While visiting my mom on Mother’s Day earlier this year, I noticed that the closed captioning feature on her television was turned off. You see, my 84-year-old mother only has about 10% of her hearing remaining. Because of that, those little words running across the bottom of the screen are really important to her.

I already knew that my mom loves to watch college basketball, especially her Kentucky Wildcats, but imagine how surprised I was to find out that her favorite TV show is “Naked and Afraid.” Really? Come on, she’s eighty-four. I don’t want to know WHY this is her favorite show. In fact, I have convinced myself that it has to be the beautiful island scenery that she is attracted to. Yes, that has to be it.

It’s funny how my mom and I have this role reversal thing going on. Now, I’m the one saying, “Can you please change the channel?” But, regardless of what I want to believe, she does not get her full enjoyment of the program if the closed captioning is missing.

My mom is one of 50 million Americans with hearing impairment. Whether she is watching a program on her television or watching a video on a tablet, the closed captions are very important to her. Her total engagement in any form of video entertainment directly links to the presence of closed captions. And she’s not alone.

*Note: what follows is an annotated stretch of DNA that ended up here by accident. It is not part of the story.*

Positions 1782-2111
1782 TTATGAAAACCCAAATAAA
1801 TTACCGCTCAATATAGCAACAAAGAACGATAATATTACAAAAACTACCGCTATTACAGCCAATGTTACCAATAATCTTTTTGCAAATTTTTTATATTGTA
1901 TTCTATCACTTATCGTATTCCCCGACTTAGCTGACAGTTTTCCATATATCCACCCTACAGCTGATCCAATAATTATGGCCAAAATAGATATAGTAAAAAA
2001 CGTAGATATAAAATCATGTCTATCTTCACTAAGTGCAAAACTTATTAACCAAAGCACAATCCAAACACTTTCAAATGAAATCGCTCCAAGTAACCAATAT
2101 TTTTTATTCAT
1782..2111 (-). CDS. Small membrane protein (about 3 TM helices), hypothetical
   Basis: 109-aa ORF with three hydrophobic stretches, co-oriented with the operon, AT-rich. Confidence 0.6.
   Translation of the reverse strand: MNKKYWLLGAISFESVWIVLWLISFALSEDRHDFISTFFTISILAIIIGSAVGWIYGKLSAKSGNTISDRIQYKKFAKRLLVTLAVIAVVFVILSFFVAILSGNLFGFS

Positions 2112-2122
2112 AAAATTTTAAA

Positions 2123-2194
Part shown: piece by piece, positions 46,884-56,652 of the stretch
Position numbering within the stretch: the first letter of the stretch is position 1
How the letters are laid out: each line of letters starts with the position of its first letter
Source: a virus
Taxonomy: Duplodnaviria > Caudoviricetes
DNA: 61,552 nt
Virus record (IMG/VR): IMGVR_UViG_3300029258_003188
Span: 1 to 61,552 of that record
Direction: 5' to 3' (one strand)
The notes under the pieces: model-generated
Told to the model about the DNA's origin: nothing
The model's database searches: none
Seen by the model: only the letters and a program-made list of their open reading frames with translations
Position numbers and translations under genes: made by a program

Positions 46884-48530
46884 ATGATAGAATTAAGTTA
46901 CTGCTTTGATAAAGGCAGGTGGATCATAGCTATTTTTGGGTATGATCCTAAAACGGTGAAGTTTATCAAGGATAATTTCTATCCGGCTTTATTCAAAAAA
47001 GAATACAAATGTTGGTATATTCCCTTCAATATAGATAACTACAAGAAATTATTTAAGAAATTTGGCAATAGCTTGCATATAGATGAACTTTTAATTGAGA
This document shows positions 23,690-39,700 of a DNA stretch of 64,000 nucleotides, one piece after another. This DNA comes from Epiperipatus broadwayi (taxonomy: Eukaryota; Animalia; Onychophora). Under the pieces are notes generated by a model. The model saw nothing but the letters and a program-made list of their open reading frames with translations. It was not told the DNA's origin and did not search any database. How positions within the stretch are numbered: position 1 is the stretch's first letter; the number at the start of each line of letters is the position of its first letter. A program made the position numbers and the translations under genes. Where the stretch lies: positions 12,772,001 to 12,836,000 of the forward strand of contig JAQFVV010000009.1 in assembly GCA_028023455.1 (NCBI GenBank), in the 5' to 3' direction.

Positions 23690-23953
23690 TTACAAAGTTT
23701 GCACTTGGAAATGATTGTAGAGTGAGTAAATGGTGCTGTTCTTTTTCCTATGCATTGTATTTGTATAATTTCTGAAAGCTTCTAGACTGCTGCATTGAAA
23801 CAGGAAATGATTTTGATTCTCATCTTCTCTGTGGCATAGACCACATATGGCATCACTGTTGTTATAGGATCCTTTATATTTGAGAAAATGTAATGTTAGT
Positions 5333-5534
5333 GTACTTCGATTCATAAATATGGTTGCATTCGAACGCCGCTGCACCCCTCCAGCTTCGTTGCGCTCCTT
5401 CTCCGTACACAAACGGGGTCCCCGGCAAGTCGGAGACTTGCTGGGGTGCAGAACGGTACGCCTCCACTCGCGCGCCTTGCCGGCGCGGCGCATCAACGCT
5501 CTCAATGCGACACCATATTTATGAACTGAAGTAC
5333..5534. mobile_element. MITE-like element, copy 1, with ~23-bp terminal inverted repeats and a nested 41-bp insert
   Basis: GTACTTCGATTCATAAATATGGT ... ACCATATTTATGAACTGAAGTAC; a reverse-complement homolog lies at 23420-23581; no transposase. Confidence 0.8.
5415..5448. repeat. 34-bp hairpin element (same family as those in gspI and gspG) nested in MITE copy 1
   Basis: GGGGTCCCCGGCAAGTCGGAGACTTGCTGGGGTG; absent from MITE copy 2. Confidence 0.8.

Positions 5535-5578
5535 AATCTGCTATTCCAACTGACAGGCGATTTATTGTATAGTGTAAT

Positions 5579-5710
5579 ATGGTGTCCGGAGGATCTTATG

Bottom line: Captions matter for all content.

While broadcast television requires closed captions, content produced for digital platforms does not fall under those same laws. But, adding captions to all video content makes a huge difference for people like my mother. It’s the right thing to do and those who provide this valuable service to our elderly, and other hearing-impaired individuals, should be highly commended.

So, as long as my mom doesn’t feel compelled to re-enact an episode of “Naked and Afraid” in my presence, I’ll be happy to know that she is following every storyline by way of closed captions.

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